The 16 mile Owl Ride route will take bicycle riders through some of Omaha’s greatest communities. And after a test run, organizers said they're ready to raise some serious money for adults with developmental disabilities.
They'll be helping the Meyer Institute in a very fun way, said Joel Vanderveen, part of the Owl Ride Committee. “It's a ride not a race so it's designed for casual riders." More than 2000 riders are expected to hit the streets Saturday night.
They'll start at Lewis and Clark Landing and ride through the city of Omaha. Some of the stops include Midtown, Dundee, Elmwood, Aksarben Village and the Old Market.
“Omaha at night, the streets at night and the city is just different then at day time,” said Vanderveen
“It's very interesting in certain parts of town to see the array of lights,” said Peter Lieben with Omaha Pedalers and Bicycle Club.
They say the route is carefully selected and tested several times for safety and appeal. Participants are asked to follow traffic laws, stopping at lights, yielding to those with the right of way.
“Safety is absolutely critical. It's a fun ride but it's not fun if you get hurt,” said Lieben.
And beyond the ride itself, is the cause - the Meyer Institute. It's one that's very close to Kim Bainbridge's heart. "When you receive that diagnosis," she said, "Downs Syndrome, it's very hard."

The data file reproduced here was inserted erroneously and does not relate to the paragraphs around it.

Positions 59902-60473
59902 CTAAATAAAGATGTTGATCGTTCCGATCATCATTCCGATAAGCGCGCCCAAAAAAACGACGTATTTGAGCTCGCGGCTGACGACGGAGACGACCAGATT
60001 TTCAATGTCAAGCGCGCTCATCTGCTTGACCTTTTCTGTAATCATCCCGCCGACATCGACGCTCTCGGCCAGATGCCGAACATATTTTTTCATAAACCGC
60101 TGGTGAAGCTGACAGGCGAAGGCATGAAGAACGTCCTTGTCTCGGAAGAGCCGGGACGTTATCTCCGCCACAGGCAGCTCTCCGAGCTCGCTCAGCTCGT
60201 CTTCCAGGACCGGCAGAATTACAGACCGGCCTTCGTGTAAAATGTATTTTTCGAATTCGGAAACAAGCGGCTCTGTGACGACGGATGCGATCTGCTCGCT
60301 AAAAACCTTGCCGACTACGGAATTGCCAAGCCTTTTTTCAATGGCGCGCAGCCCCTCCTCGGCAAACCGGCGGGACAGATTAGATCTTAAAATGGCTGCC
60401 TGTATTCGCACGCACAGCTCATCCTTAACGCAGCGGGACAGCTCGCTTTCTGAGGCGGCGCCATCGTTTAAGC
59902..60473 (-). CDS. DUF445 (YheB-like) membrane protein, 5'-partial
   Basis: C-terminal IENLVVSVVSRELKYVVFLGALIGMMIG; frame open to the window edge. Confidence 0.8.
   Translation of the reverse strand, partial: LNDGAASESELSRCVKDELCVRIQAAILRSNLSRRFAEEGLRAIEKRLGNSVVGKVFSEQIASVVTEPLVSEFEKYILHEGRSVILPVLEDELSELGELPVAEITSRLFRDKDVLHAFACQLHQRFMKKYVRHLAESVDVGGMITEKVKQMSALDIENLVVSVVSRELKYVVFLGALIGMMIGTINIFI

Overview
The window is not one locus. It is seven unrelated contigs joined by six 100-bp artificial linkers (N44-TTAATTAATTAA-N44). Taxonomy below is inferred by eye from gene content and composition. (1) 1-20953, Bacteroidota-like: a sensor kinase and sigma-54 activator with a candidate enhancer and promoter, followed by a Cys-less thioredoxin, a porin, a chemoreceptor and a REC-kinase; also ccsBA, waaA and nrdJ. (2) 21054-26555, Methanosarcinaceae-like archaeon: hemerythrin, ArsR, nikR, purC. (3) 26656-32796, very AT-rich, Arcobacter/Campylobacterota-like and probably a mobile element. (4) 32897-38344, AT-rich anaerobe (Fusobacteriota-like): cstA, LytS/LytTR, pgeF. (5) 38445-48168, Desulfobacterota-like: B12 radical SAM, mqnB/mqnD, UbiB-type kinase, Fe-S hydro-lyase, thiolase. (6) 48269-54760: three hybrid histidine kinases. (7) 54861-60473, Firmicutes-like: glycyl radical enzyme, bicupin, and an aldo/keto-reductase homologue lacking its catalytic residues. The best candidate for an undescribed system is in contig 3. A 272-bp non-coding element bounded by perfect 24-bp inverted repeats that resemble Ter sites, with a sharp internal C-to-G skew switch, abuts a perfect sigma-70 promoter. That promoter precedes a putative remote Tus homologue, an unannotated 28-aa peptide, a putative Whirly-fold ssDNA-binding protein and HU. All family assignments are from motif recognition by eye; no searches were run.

But Bainbridge's son Justin, who's now 23, has never let developmental disabilities slow him down. He has a ton of friends and a job he loves, folding towels at Prairie Life Fitness.
Many of Justin's friends come from his extra curricular activities, programs paid for with grant money from the Meyer Foundation.
"It's just great to introduce them to different things. I mean, adults have book clubs. Why can't adults with developmental disabilities have a book club?," Bainbridge questioned. That's how the Next Chapter Book Club was born a year ago.
As a part of that club, Justin has now read three good-sized chapter books. "It's fun," he said with a grin, "yeah."
For his mother, it goes beyond fun. "His reading has improved. He probably reads at a kindergarten to first grade level," she said.
In addition to the book club, the Meyer Foundation has helped her son and others enjoy cooking, crafting and even dancing.
"He is happy and he loves life and he lives life to the fullest, every day his cup overflows," Bainbridge said.
Vanderveen is happy to help the cause, and also looking forward to helping others get a glimpse of the wonders nighttime riding offers. “This is an impressive city. It's very very interesting on a bicycle at night,” said Vanderveen.
Anyone can sign up online at owlride.org until Friday, July 13th. The cost is $30 a person, $60 for a family. If you want to participate you'll need a bike, a helmet, a red reflector on the back of your bike and a light for the front.
The Owl Ride begins Saturday, July 14th, at 11:00 pm at Lewis and Clark Landing.